I have been busy preparing some training material over my summer break to share with my colleagues at work, should it be needed. Below you will find a link that will allow you to download a Notebook tutorial on how to make three basic activities for your SmartBoard interactive whiteboard (you will need to have the Notebook software installed in your computer). Please feel free to download it and to share it about if you found it useful.
The tutorial will show you how to:
- make a Magic Box
- make a Quiz
- make a Fill in the Gaps exercise
Although anyone could benefit from it, the techniques used in this tutorial are very simple and it is aimed at IWB beginners, perhaps those of you who are about to go on a course or those who might want to refresh what they learnt on a course they attended recently.
If you are interested in learning some more basic skills for your IWB, I recommend you also watch this short video: Top Five Tips for creating resources for the IWB
If you are using a Mac then you might have problems downloading this file because Safari will mistake it for a .zip file. It works fine in FireFox though. In any case, just drop me a line and I’ll email it to you.
Here are my top five tips for creating resources using the Interactive Whiteboard. I am not by any means an expert, but I have picked up a few tricks and tips along the way that allow me to create interesting resources for the IWB with only the most basic knowledge of how it works.
If you are interested on learning more about making the interactive whiteboard interesting and, most importantly, interactive, then you should probably go and take a look at these other websites:
That’ll keep you busy for a while anyway…
There has been a flurry of posts in the edublogosphere this week about Wordle, a very useful tool that allows you to create word clouds from text. It’s very simple to use: you just copy text in any language, paste it into Wordle and it will sift through it and create clouds with the most commonly occurring words in the text. You can then edit the shape, the colours and the font in the cloud and even remove words you don’t like by right-clicking on them.
I thought I’d use it with my sixth form (16-17 year olds) and then report on it. This was my lesson preparation:
I finally got my PC laptop working again briefly (before it gave up on life again), so I was able to have a play with Teacher Invaders, the new free game from Andrew Field, the teacher behind ContentGenerator.net. All you need to do to start creating your own games is to download a small programme and away you go. Click here to play the game to test your knowledge of basic Spanish words, it’s very easy, even for those of you who are, how can I put it? …hispanically challenged (nobody’s perfect), all you have to do is read the Spanish and type in the English.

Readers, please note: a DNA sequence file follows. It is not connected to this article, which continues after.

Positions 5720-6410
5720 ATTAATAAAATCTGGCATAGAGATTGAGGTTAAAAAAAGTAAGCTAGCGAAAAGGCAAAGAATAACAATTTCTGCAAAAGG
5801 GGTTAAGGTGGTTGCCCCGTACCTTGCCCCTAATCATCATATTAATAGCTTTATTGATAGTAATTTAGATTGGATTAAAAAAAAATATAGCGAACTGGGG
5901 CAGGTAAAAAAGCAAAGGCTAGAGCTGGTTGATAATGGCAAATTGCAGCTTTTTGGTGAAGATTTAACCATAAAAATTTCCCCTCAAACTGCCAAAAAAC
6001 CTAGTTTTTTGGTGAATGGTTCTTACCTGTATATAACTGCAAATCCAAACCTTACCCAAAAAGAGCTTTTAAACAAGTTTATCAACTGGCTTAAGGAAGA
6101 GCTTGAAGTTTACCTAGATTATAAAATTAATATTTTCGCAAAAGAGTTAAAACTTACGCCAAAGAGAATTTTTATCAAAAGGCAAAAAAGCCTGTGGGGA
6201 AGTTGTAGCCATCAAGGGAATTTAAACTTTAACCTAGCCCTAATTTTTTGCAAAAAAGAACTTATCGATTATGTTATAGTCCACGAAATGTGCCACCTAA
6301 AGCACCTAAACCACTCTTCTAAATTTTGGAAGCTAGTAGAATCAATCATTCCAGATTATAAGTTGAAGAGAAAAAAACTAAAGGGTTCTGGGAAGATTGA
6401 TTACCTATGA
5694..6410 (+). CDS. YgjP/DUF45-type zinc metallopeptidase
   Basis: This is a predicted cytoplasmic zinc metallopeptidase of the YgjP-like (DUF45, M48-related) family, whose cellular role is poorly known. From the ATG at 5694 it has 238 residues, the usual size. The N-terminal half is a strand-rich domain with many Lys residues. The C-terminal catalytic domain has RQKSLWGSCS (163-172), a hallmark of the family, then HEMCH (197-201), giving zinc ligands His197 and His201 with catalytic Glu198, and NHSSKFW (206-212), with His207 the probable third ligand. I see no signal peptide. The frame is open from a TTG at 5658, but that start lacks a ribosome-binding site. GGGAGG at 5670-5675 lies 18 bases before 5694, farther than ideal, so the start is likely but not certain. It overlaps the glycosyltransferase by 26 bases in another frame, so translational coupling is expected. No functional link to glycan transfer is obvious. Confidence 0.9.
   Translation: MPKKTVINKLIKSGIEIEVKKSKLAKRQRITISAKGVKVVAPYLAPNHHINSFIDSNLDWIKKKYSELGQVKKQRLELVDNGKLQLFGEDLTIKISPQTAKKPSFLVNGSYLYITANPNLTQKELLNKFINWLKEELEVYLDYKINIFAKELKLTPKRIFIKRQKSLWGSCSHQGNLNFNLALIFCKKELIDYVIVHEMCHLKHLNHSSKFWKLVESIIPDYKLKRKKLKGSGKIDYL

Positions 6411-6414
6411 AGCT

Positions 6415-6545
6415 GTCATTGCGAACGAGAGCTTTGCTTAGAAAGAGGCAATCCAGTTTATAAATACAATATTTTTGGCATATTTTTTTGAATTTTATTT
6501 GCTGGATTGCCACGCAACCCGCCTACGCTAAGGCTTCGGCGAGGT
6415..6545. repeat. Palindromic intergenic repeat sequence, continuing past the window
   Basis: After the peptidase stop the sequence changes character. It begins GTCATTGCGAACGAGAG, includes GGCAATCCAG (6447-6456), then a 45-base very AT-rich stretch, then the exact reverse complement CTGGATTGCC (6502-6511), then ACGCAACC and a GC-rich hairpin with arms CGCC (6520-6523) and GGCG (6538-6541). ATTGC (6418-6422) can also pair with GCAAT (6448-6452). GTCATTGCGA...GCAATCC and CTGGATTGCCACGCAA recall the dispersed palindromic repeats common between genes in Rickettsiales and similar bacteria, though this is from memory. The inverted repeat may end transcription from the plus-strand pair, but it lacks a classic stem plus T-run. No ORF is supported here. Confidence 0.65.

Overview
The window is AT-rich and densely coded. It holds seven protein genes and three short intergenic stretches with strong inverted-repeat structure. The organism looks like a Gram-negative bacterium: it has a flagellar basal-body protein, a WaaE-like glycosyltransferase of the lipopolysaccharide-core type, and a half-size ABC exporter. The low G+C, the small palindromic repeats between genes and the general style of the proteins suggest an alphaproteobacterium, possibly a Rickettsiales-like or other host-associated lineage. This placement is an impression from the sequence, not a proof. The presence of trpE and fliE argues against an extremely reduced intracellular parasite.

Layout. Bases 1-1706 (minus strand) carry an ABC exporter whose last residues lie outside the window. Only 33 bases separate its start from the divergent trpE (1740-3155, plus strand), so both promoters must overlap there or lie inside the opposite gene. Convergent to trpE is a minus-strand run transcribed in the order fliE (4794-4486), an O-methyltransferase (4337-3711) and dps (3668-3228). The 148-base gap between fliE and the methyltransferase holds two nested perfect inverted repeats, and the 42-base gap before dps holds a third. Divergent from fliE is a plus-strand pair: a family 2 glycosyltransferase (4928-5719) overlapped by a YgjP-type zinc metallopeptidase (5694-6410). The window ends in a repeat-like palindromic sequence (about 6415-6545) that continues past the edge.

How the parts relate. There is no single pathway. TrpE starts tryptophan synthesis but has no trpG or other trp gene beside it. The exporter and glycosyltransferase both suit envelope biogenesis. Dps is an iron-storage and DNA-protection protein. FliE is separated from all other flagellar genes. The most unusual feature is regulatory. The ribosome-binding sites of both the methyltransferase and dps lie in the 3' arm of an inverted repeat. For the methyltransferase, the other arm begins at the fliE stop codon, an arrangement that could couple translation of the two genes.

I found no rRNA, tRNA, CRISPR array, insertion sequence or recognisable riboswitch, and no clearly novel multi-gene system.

As it was suggested in a previous post, these games are fantastic to be played individually by pupils on their own computers or to put the interaction into the Interactive Whiteboard, by getting the pupils off their chairs and play the game on the board, which imbues the lesson with a sense of competition and it instantly becomes a more memorable and enjoyable learning experience.
ContentGenerator.net specialises in game generators with classic games on offer, such as Fling the Teacher or Penalty Shoot-out. Not all of the games are free, but they are very reasonably priced and I shall be buying them myself for www.AsiSeHace.net, my Spanish revision website, as soon as I get Windows installed on my Mac.
Just before I go, I’d like to make a comment about the game, constructive criticism if you like: although it is fantastic that the game supports foreign and accented characters (like ñ or á), as a languages teacher, I always find that it is important to give clear instructions to the player on how to answer the questions in addition to the game’s title, for example: conjugate in the first person singular or use the definite article, so perhaps this facility is something that can be added to the games in the future.
Tom Barrett has produced this wonderful Google Docs slideshow outlining, as the title suggests, 33 interesting ways to use your interactive whiteboard. It’s a fantastic resource that Tom intends to keep updated with new tips, so keep an eye on it and bookmark it, or even better: get in touch with Tom to contribute to it!
If you enjoyed these tips, you would probably like this video too: Top Five Tips for Creating Resources for the Interactive Whiteboard.
You can see also see come videos with interactive whiteboard tips that I recorded earlier this year if you click here.